Northwest Ordinance

Northwest Territory (1787)

The Northwest Ordinance (formally An Ordinance for the Government of the Territory of the United States, North-West of the River Ohio, and also known as The Ordinance of 1787) enacted July 13, 1787, was an organic act of the Congress of the Confederation of the United States. It created the Northwest Territory, the first organized territory of the United States, from lands beyond the Appalachian Mountains, between British North America and the Great Lakes to the north and the Ohio River to the south. The upper Mississippi River formed the territory's western boundary.

In the Treaty of Paris (1783), which formally ended the American Revolutionary War, Great Britain yielded this region to the United States. However, the Confederation Congress faced numerous problems gaining control of the land; these included: the unsanctioned movement of American settlers into the Ohio Valley, violent confrontations with the region's indigenous peoples, and an empty U.S. treasury.[1] The ordinance superseded the Land Ordinance of 1784 (which declared that states would one day be formed within the region) and the Land Ordinance of 1785 (which described how the Confederation Congress would sell the land to private citizens). Designed to serve as a blueprint for the development and settlement of the region, what the 1787 ordinance lacked was a strong central government to implement it. This need was addressed shortly thereafter, when the new federal government came into existence in 1789. The 1st United States Congress reaffirmed the 1787 ordinance, and, with slight modifications, renewed it through the Northwest Ordinance of 1789.[2]

Considered one of the most important legislative acts of the Confederation Congress,[3] it established the precedent by which the Federal government would be sovereign and expand westward with the admission of new states, rather than with the expansion of existing states and their established sovereignty under the Articles of Confederation. It also set legislative precedent with regard to American public domain lands.[4] The U.S. Supreme Court recognized the authority of the Northwest Ordinance of 1789 within the applicable Northwest Territory as constitutional in Strader v. Graham,[5] but did not extend the Ordinance to cover the respective states once they were admitted to the Union.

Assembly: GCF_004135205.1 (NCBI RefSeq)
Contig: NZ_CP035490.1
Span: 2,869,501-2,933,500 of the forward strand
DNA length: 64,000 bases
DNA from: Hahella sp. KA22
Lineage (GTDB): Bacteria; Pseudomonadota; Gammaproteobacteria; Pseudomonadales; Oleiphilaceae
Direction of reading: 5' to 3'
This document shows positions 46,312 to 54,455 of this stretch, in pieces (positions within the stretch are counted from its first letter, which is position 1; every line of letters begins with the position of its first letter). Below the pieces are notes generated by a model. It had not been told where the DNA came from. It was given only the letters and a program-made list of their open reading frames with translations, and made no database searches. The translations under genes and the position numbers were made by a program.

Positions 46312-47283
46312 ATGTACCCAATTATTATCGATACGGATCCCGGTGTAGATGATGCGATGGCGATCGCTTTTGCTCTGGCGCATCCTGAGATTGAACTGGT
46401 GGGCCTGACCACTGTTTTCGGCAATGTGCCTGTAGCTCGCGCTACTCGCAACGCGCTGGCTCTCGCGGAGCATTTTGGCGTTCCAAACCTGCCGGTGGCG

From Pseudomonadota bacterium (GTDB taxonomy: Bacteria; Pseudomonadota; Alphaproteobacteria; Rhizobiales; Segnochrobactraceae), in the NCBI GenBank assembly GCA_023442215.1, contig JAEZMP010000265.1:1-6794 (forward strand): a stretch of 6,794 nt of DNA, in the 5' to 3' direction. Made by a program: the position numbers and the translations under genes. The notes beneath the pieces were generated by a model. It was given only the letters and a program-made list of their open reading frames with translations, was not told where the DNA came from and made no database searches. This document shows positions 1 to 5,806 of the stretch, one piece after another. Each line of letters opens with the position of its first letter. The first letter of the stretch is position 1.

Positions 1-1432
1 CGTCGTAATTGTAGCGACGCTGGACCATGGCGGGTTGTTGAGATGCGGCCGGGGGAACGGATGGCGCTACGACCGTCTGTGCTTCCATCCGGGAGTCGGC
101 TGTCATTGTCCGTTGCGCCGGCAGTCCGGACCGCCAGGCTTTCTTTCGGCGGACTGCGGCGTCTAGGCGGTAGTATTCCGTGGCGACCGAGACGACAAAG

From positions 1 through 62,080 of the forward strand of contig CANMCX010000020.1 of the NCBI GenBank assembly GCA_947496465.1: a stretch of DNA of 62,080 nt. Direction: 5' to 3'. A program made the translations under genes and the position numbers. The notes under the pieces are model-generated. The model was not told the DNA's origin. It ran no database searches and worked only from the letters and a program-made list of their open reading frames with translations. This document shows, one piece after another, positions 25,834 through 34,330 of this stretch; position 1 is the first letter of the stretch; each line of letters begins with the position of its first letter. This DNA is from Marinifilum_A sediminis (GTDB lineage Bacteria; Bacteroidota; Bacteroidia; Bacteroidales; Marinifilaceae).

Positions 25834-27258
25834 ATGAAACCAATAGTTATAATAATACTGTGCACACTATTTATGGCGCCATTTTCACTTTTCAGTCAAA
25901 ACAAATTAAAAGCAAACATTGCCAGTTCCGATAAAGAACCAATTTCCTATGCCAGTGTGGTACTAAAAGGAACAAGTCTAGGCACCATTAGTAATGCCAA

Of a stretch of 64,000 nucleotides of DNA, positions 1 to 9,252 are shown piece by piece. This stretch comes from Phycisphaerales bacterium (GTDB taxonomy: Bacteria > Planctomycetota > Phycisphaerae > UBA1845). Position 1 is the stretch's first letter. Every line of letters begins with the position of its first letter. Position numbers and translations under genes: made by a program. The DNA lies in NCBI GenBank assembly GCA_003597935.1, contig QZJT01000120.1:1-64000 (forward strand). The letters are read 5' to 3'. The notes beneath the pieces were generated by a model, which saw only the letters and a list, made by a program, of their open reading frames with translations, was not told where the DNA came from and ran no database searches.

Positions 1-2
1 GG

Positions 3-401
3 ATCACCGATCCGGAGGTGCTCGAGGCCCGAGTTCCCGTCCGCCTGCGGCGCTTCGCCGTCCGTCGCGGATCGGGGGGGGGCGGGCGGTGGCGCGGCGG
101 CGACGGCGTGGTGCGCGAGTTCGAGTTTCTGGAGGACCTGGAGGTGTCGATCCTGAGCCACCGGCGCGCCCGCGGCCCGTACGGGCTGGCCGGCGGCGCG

The prohibition of slavery in the territory had the practical effect of establishing the Ohio River as the geographic divide between slave states and free states from the Appalachian Mountains to the Mississippi River (an extension of the Mason–Dixon line). It also helped set the stage for later political conflicts over slavery at the federal level in the 19th century until the Civil War.

Context and history

The territory was acquired by Great Britain from France following victory in the Seven Years' War and the 1763 Treaty of Paris. Great Britain took over the Ohio Country, as its eastern portion was known, but a few months later closed it to new European settlement by the Royal Proclamation of 1763. The Crown tried to restrict settlement of the thirteen colonies between the Appalachians and the Atlantic, which raised colonial tensions among those who wanted to move west. With the colonials' victory in the American Revolutionary War and signing of the 1783 Treaty of Paris, the United States claimed the territory, as well as the areas south of the Ohio. The territories were subject to overlapping and conflicting claims of the states of Massachusetts, Connecticut, New York, and Virginia dating from their colonial past. The British were active in some of the border area until after the Louisiana Purchase and the War of 1812.

The region had long been desired for expansion by colonists. The states were encouraged to settle their claims by the US government's de facto opening of the area to settlement following the defeat of Great Britain. In 1784, Thomas Jefferson, a delegate from Virginia, proposed that the states should relinquish their particular claims to all the territory west of the Appalachians, and the area should be divided into new states of the Union. Jefferson's proposal to create a federal domain through state cessions of western lands was derived from earlier proposals dating back to 1776 and debates about the Articles of Confederation.[6] Jefferson proposed creating ten roughly rectangular states from the territory, and suggested names for the new states: Cherronesus, Sylvania, Assenisipia, Illinoia, Metropotamia, Polypotamia, Pelisipia, Washington, Michigania and Saratoga.[7] The Congress of the Confederation modified the proposal, passing it as the Land Ordinance of 1784. This ordinance established the example that would become the basis for the Northwest Ordinance three years later.

The 1784 ordinance was criticized by George Washington in 1785 and James Monroe in 1786. Monroe convinced Congress to reconsider the proposed state boundaries; a review committee recommended repealing that part of the ordinance. Other politicians questioned the 1784 ordinance's plan for organizing governments in new states, and worried that the new states' relatively small sizes would undermine the original states' power in Congress. Other events such as the reluctance of states south of the Ohio River to cede their western claims resulted in a narrowed geographic focus.[6]

When passed in New York in 1787, the Northwest Ordinance showed the influence of Jefferson. It called for dividing the territory into gridded townships, so that once the lands were surveyed, they could be sold to individuals and speculative land companies. This would provide both a new source of federal government revenue and an orderly pattern for future settlement.[8]